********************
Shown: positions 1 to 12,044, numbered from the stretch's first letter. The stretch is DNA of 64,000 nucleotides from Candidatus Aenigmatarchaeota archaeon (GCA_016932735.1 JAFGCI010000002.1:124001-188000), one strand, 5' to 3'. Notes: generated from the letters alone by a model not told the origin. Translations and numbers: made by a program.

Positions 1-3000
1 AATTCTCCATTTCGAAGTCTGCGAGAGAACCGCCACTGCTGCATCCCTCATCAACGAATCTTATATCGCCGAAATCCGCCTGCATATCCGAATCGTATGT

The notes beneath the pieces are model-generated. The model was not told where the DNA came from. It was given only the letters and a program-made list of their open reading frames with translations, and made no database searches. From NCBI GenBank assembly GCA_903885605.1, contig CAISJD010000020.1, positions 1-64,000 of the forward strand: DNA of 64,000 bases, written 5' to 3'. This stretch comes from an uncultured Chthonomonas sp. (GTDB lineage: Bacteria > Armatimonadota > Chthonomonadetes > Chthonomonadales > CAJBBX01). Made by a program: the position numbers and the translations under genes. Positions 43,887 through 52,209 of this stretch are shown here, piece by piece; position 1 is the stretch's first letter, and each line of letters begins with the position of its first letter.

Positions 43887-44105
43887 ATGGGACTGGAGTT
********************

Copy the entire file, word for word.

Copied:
Shown: positions 1 to 12,044, numbered from the stretch's first letter. The stretch is DNA of 64,000 nucleotides from Candidatus Aenigmatarchaeota archaeon (GCA_016932735.1 JAFGCI010000002.1:124001-188000), one strand, 5' to 3'. Notes: generated from the letters alone by a model not told the origin. Translations and numbers: made by a program.

Positions 1-3000
1 AATTCTCCATTTCGAAGTCTGCGAGAGAACCGCCACTGCTGCATCCCTCATCAACGAATCTTATATCGCCGAAATCCGCCTGCATATCCGAATCGTATGT

The notes beneath the pieces are model-generated. The model was not told where the DNA came from. It was given only the letters and a program-made list of their open reading frames with translations, and made no database searches. From NCBI GenBank assembly GCA_903885605.1, contig CAISJD010000020.1, positions 1-64,000 of the forward strand: DNA of 64,000 bases, written 5' to 3'. This stretch comes from an uncultured Chthonomonas sp. (GTDB lineage: Bacteria > Armatimonadota > Chthonomonadetes > Chthonomonadales > CAJBBX01). Made by a program: the position numbers and the translations under genes. Positions 43,887 through 52,209 of this stretch are shown here, piece by piece; position 1 is the stretch's first letter, and each line of letters begins with the position of its first letter.

Positions 43887-44105
43887 ATGGGACTGGAGTT